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Toward a Measure for Assessing Features of Effective Youth Development Programs: Contextual Safety and the “Big Three” Components of Positive Youth Development Programs in Rwanda

  • Jonathan M. TirrellEmail author
  • Elizabeth M. Dowling
  • Patricia Gansert
  • Mary Buckingham
  • Caitlin A. Wong
  • Sara Suzuki
  • Catherine Naliaka
  • Patience Kibbedi
  • Emmanuel Namurinda
  • Kate Williams
  • G. John Geldhof
  • Jacqueline V. Lerner
  • Pamela Ebstyne King
  • Alistair T. R. Sim
  • Richard M. Lerner
Original Paper
  • 20 Downloads

Abstract

Background

When delivered in a safe space, programs effective in promoting positive youth development (PYD) involve key features termed the Big Three: (1) Positive and sustained adult–youth relationships; (2) Life-skill-building activities; and (3) Opportunities for youth contribution and leadership. However, no measures exist in the literature for assessing the Big Three.

Objective

The present study sought to develop a quantitative measure of program quality.

Method

Using data collected from Rwandese participants from the Compassion International (CI) Study of PYD, we developed a youth-report measure with two groups: 603 youth enrolled in CI-supported programs, and 320 youth not enrolled in CI but involved in other youth development programs (total N = 923, Mage = 11.81 years, SD = 1.68). We used exploratory and confirmatory factor analyses to refine the item pool. Using a propensity-score matched subsample, we added a measure of youth contribution to assess predictive validity of the measure, and tested for between-group measurement invariance across age, gender, and CI-enrollment status. We then compared CI-supported and non-CI-supported youth as an initial assessment using the measure.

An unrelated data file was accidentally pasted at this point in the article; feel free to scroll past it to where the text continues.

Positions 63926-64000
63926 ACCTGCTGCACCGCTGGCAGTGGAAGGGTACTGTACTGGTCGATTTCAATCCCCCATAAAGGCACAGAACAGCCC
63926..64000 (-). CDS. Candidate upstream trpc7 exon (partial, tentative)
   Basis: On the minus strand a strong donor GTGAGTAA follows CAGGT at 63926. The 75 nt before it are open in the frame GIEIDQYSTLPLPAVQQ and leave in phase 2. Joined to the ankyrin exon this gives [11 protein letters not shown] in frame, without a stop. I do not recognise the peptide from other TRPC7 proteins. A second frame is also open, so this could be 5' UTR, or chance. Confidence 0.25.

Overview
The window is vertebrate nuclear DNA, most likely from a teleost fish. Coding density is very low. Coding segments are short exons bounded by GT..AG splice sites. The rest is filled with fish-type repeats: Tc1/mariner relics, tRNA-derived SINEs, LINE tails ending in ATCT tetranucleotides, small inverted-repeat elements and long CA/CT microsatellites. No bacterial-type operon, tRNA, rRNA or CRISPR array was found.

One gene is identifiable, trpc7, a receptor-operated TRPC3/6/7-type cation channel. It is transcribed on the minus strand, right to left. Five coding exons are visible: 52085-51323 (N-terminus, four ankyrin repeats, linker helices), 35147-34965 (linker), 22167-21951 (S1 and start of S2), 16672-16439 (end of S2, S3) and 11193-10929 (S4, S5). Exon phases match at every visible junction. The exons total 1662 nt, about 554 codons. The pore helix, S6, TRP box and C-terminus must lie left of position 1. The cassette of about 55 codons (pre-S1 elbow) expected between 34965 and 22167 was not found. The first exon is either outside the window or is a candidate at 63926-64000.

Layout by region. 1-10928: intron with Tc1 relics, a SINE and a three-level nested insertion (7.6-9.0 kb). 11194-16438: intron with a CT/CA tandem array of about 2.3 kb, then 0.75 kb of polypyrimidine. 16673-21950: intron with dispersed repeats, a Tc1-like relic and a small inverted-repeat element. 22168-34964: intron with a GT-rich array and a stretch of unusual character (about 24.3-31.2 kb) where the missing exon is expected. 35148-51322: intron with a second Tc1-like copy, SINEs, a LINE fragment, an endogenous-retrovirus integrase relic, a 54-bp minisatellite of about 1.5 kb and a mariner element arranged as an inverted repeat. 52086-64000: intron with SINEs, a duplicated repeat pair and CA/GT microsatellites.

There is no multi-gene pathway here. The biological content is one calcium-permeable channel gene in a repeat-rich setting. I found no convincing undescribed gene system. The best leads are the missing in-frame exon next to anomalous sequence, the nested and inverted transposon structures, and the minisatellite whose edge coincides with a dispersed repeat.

Results

We established a parsimonious and robust measure of the Big Three demonstrating strong psychometric properties. CI-supported-youth reported higher levels of each of the Big Three features.

Conclusions

These results provide information about the usefulness of a measure assessing the Big Three attributes of effective PYD programs. We discuss how future research using this approach to understanding the content of youth development programs may provide evidence of how PYD may be promoted.

Keywords

Big Three Youth development programs Positive youth development Compassion International Study of PYD Rwanda 

Notes

Funding

This study was funded by grants from Compassion International and King Philanthropies.

Compliance with Ethical Standards

Conflict of interest

The authors declare that they have no conflict of interest.

Data Integrity

The authors take responsibility for the integrity of the data and the accuracy of the data analysis.

Ethical Approval

All procedures performed in studies involving human participants were in accordance with the ethical standards of the institutional and/or national research committee and with the 1964 Helsinki declaration and its later amendments or comparable ethical standards.

Informed Consent

Informed consent was obtained from all individual participants included in the study.

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Copyright information

© Springer Science+Business Media, LLC, part of Springer Nature 2019

Authors and Affiliations

  • Jonathan M. Tirrell
    • 1
    Email author
  • Elizabeth M. Dowling
    • 1
  • Patricia Gansert
    • 1
  • Mary Buckingham
    • 1
  • Caitlin A. Wong
    • 2
  • Sara Suzuki
    • 3
  • Catherine Naliaka
    • 4
  • Patience Kibbedi
    • 4
  • Emmanuel Namurinda
    • 4
  • Kate Williams
    • 4
  • G. John Geldhof
    • 5
  • Jacqueline V. Lerner
    • 3
  • Pamela Ebstyne King
    • 6
  • Alistair T. R. Sim
    • 4
  • Richard M. Lerner
    • 1
  1. 1.Institute for Applied Research in Youth DevelopmentTufts UniversityMedfordUSA
  2. 2.Wantagh Public SchoolsWantaghUSA
  3. 3.Boston CollegeChestnut HillUSA
  4. 4.Compassion InternationalColorado SpringsUSA
  5. 5.Oregon State UniversityCorvallisUSA
  6. 6.Fuller Theological SeminaryPasadenaUSA

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